Make Appointments with God
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- 2002 Jun 13
Imagine that you've been invited to meet with the President of the United States in the Oval Office. You'd likely look forward to your appointment with great excitement. Now imagine that someone much more exciting - the God of the universe - wants to meet with you personally. This scenario is true; God really does want to meet with you, and He wants to do so every single day through a private quiet time together.
Those appointments with God should be a source of great joy for you. But unfortunately, quiet times can sometimes seem too intimidating to schedule or maintain regularly. Here are some ways you can enjoy your appointments with God:
- Think about how much God loves you, and expect to be blessed as a result of spending time with Him. View your quiet times as cherished meetings with someone you love.
- Realize that the more time you spend with God, the greater the intimacy you'll develop with Him. Although the idea of a daily quiet time might seem awkward at first because you might not know what to say or how to recognize God's voice, after a while, you'll look forward to the appointment because it will be like meeting with your best friend.
- Set aside a consistent time every day to meet with God. Choose a time at which you're most alert and can block out distractions. Although many people choose first thing in the morning after waking up, the afternoon or evening can also work. Try starting out with a half-hour quiet time, and after you've developed greater intimacy with God, increase that time to an hour. It usually takes about five to ten minutes during the start of your quiet time to clear your mind enough to focus fully on God, so don't rush your quiet time. But don't schedule so much time that you become overwhelmed and lose your motivation to continue.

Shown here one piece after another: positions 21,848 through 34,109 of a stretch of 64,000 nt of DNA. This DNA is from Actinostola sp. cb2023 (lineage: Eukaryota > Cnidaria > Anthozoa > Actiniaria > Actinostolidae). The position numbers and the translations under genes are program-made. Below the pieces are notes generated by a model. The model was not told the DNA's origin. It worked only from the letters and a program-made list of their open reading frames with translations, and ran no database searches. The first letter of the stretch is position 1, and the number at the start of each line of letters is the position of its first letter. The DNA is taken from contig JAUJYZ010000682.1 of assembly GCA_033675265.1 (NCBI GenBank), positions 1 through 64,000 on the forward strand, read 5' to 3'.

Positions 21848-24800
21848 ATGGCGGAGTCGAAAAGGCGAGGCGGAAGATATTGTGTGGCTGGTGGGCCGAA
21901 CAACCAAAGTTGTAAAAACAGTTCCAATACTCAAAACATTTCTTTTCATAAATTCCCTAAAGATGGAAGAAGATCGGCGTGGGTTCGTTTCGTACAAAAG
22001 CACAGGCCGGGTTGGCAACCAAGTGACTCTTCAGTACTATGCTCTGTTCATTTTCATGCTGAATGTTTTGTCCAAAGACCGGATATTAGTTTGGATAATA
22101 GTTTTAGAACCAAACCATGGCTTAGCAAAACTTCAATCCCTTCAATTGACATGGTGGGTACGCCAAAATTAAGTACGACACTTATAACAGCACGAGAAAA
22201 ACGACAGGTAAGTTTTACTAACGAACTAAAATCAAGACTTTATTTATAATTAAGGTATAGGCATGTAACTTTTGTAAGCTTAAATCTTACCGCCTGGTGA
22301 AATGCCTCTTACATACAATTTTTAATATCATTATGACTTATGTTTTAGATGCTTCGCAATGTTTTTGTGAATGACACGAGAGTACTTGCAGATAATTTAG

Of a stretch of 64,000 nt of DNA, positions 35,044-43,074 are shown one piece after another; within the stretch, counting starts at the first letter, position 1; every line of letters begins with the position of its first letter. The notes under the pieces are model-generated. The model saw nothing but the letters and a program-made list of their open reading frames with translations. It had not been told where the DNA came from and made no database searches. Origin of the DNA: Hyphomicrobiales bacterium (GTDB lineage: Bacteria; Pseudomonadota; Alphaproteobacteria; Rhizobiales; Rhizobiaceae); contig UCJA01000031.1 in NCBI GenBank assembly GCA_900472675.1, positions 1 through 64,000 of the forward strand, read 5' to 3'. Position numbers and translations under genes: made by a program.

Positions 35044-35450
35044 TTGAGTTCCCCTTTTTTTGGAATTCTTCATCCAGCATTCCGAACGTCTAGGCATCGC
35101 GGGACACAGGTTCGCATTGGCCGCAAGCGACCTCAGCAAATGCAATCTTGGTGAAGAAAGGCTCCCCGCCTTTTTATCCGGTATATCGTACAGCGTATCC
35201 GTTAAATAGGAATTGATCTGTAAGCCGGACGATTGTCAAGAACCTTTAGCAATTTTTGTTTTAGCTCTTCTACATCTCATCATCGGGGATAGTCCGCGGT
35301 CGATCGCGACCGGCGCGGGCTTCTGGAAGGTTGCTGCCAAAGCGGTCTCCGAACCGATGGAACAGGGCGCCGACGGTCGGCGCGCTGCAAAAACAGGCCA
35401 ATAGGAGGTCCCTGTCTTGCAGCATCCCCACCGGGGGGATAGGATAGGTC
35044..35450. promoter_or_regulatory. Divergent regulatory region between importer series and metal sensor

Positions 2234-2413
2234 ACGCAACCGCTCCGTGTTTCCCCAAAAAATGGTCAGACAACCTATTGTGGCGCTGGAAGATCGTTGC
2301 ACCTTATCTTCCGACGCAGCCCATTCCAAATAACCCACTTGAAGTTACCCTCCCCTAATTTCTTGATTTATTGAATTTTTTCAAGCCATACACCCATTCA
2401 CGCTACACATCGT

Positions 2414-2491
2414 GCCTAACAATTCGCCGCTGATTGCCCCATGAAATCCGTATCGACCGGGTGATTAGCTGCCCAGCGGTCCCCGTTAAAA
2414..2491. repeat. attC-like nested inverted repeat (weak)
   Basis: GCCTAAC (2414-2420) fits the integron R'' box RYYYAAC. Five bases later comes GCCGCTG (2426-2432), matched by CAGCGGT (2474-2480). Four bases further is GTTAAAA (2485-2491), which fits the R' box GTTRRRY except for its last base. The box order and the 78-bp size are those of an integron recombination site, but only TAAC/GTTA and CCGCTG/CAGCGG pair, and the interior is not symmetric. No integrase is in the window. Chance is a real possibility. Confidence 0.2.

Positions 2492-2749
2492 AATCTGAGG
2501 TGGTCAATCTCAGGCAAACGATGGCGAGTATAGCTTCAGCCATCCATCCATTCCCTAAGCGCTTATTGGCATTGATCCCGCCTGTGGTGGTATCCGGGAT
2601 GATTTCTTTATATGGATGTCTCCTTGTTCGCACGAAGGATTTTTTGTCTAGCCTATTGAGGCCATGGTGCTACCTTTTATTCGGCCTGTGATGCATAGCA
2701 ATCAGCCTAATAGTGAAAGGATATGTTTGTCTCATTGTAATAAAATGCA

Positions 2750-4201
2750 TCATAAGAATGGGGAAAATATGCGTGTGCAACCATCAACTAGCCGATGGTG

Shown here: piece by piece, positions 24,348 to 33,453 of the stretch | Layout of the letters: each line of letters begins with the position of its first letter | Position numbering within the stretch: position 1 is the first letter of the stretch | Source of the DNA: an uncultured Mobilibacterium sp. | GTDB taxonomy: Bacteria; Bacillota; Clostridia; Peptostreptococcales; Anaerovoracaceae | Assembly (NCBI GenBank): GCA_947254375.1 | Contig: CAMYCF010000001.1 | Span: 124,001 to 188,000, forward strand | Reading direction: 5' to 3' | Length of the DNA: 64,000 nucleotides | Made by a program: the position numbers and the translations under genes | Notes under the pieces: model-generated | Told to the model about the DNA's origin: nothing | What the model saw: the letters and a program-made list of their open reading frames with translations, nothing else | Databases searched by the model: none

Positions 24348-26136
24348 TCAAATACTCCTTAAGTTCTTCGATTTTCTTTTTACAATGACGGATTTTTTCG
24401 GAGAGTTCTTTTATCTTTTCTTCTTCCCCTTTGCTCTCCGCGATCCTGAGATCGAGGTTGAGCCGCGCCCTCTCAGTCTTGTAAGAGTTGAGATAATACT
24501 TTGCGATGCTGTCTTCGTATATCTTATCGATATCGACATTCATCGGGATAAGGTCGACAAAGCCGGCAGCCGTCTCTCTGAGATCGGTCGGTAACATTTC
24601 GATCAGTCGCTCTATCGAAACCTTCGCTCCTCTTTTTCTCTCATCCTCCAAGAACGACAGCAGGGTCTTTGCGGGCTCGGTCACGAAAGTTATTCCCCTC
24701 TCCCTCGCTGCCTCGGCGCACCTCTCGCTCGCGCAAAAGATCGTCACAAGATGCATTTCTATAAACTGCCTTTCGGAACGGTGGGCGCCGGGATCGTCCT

- Designate a special place in which you can meet privately with God. The place can be either indoors or outdoors, such as a home office or a garden.
- Relax! Don't feel pressured to perform certain rituals during your quiet time; there is no one "right" way to conduct a quiet time. Think about what activities best draw you into God's presence, then go with those. \
- Seek God Himself rather than anything He might give you. Know that God will meet you where you are and reveal much about Himself to you if you're sincerely seeking Him.
- Consider following a Bible reading plan during your quiet times. Then ask God to help you apply the verses you read to your everyday life. Meditate on Scripture and memorize it so it will renew your mind.
- Worship God in some way during your quiet times. Thank Him for His work in your life and praise Him for who He is. If you like, sing a worship chorus or hymn as part of your devotions.
- Ask God to reveal hidden areas of sin in your life, and make a habit of confessing your sins to God during your quiet time. Then receive His forgiveness and grace to do better. Invite God to use your quiet times to powerfully transform you.
- Pray for your own needs and desires, and intercede for others. Don't give up; God will answer you in the best way at the best time.
- Pray against evil in your life and the lives of other people.
- Ask for the Holy Spirit to fill you during your quiet time to give you fresh strength and grace each day.
- Consider fasting occasionally to help you focus more on God.
- Consider writing down your thoughts, feelings, and prayers in a journal during your quiet time to more clearly express them. Read through our ongoing journal to see how God has been working in your life.
Adapted from An Appointment with the King: Ideas for Jump-Starting Your Devotional Life, copyright 2002 by Joel Comiskey. Published by Chosen Books, a division of Baker Book House Co., Grand Rapids, Mich., www.bakerbooks.com, 1-800-877-2665.
Joel Comiskey, Ph.D., has served as a full-time missionary to Ecuador. He and his wife, Celyce, have three daughters.
Do you schedule a daily quiet time with God? If so, how does it help you draw closer to Him? If not, what challenges do you face that discourage you from scheduling or consistently maintaining a daily quiet time?